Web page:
When I was in college, I came across a book that radically changed my thoughts on dating. It was entitled, “Too Close, Too Soon.” Up to that point, I was a typical guy who thought that “close” and “soon” were two very positively related terms. Afterwards, not so much. And though it’s been a couple of decades since I read that book, I can still remember two of their primary arguments.
1. There is a correlation between the number of hours spent together and the level of physical intimacy between a man and a woman. In and of itself, this seems obvious. But the point the authors were making was that when two people meet and become infatuated with one another, the natural thing to do is to spend as much time together as possible. Again, that seems harmless, but the problem is that infatuation (as wonderful as it is) is not reality. You don’t really know if you “love” the other person during the infatuation stage (even though you feel like you do), which is why most people move farther physically in their relationship than they should.
This means that the wise thing to do when you’re emotions are hot and heavy is to do the opposite thing of what you want to do–i.e. to spend fewer hours together rather than more. And don’t worry if that will hurt your relationship. Jacquie and I (at the time of this writing) have been married for over three decades and we were students on two different college campuses (Wisconsin and Ohio State) when we met.
To this day, I firmly believe that being physically apart was foundational to the core of our relationship because we had to learn to communicate by writing letters (this was pre-internet) and calling every couple of days (because we were both broke and long distance calls used to be expensive). In other words, in the early days of our relationship, the physical part of our relationship couldn’t get in the way of the relational–and that’s one of key reasons why we’ve had such a great relationship for over three decades. It was (and is) a relationship built on relational intimacy first and foremost.
2. Men and women commit to their relationships in different orders. Men commit to their relationships physically first, then emotionally. Women, on the other hand, commit the emotional part first, and then the physical. If you get this, it changes everything.
So what happens for a woman when a guy pushes their relationship to be more physical? Exactly, she’s forced to rush through the emotional developmental part of the relationship to get to the physical–which creates all kinds of other problems. However, for the guy, this is no big deal because for him it’s physical first. Since they’re both still in the lust/infatuation stage, she’ll think he must have committed emotionally to the relationship to get to the physical part. But she’ll be wrong. Love/emotional commitment is a distant thought for most guys at this point (though he may use the word “love” to convince her that she should engage in a more physical way). At the end of the day, guys are guys. And no matter what they say, they’re going to do whatever they can to push the relationship as far physically as they can.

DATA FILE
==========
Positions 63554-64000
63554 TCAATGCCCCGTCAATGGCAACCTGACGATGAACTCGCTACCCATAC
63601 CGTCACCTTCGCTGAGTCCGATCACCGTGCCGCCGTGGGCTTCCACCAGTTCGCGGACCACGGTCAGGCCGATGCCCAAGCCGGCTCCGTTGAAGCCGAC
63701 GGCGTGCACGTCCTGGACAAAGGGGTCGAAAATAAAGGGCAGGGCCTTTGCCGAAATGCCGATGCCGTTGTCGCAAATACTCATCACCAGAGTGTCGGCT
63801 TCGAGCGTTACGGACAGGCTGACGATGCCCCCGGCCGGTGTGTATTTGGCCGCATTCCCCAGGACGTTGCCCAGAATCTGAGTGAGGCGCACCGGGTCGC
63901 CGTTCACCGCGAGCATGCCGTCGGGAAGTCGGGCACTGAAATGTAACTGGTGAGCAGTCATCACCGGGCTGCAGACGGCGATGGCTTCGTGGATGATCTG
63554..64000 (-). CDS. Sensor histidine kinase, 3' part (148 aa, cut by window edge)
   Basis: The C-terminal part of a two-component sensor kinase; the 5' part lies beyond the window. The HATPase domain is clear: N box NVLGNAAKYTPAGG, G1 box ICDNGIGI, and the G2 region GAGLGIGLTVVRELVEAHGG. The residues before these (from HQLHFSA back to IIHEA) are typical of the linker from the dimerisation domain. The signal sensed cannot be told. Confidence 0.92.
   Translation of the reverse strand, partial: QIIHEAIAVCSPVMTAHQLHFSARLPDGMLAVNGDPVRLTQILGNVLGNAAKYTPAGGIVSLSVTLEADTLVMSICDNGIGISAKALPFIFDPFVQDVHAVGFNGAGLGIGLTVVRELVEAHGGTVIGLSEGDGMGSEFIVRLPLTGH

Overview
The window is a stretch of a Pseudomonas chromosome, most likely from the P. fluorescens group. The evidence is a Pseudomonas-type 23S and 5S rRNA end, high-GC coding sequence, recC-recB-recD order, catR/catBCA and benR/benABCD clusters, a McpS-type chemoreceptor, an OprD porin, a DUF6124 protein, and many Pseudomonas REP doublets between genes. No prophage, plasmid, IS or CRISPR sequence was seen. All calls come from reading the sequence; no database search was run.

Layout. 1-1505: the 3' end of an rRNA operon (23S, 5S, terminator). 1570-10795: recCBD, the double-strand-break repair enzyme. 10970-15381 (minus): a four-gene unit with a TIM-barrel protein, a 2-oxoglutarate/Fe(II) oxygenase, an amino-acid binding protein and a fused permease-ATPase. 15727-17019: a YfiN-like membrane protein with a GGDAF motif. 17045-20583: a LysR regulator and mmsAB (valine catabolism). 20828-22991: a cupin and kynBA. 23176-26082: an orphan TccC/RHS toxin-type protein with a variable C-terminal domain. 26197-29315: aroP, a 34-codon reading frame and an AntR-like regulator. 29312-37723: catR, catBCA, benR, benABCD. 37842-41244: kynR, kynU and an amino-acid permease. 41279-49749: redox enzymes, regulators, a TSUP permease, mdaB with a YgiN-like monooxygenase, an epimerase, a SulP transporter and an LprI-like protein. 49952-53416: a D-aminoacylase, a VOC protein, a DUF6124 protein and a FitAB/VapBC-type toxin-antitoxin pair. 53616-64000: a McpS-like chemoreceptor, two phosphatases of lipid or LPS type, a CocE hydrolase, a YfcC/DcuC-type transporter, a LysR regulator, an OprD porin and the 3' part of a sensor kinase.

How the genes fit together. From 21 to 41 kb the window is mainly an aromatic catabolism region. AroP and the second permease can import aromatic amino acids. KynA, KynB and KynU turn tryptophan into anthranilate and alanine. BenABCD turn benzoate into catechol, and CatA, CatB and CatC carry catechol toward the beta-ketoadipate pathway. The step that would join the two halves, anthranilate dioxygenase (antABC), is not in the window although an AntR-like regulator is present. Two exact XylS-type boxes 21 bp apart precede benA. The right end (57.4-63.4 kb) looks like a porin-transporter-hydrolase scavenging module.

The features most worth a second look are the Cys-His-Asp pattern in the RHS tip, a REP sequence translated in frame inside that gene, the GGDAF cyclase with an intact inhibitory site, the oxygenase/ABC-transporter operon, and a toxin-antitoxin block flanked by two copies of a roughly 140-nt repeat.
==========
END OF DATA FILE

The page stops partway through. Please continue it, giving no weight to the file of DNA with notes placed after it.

This also explains why breakups are usually harder for most women than for most men. Why? Because the woman has usually invested both the emotional and the physical part to the relationship. Whereas the guy is still at the physical stage only.
So, as you engage in the dating part of your relationships (and the quest to find the right person to marry), my encouragement to you is to make sure you control the speed of your relationships. Keep the pace slow. Say, “No!” a lot. And keep the number of hours together low in the beginning (as hard as that may be) because, in general, it takes three to six months to get past the infatuation stage in any relationship. Once you get past that point, then you’ll have a clearer idea of whether this is a “love” relationship worth pursuing or not.
Note: If you’re a girl/woman reading this I want to remind you that you have more power in your relationships than you think. You really do have the power to control the speed at which the physical part progresses. So, as I said above, learn to say “No!” a lot. And if you’re afraid that you might lose a guy by saying “No!” then you should automatically know he’s not the guy you should be in a relationship with. The right guy will always respect you, treat you with dignity and wait until the time is right (i.e. your wedding day). And if he is the right guy, you’ll have decades of physical intimacy in front of you so there’s really no need to rush. Trust me, if you practice this principle, you (and your future spouse) will be thanking me for decades.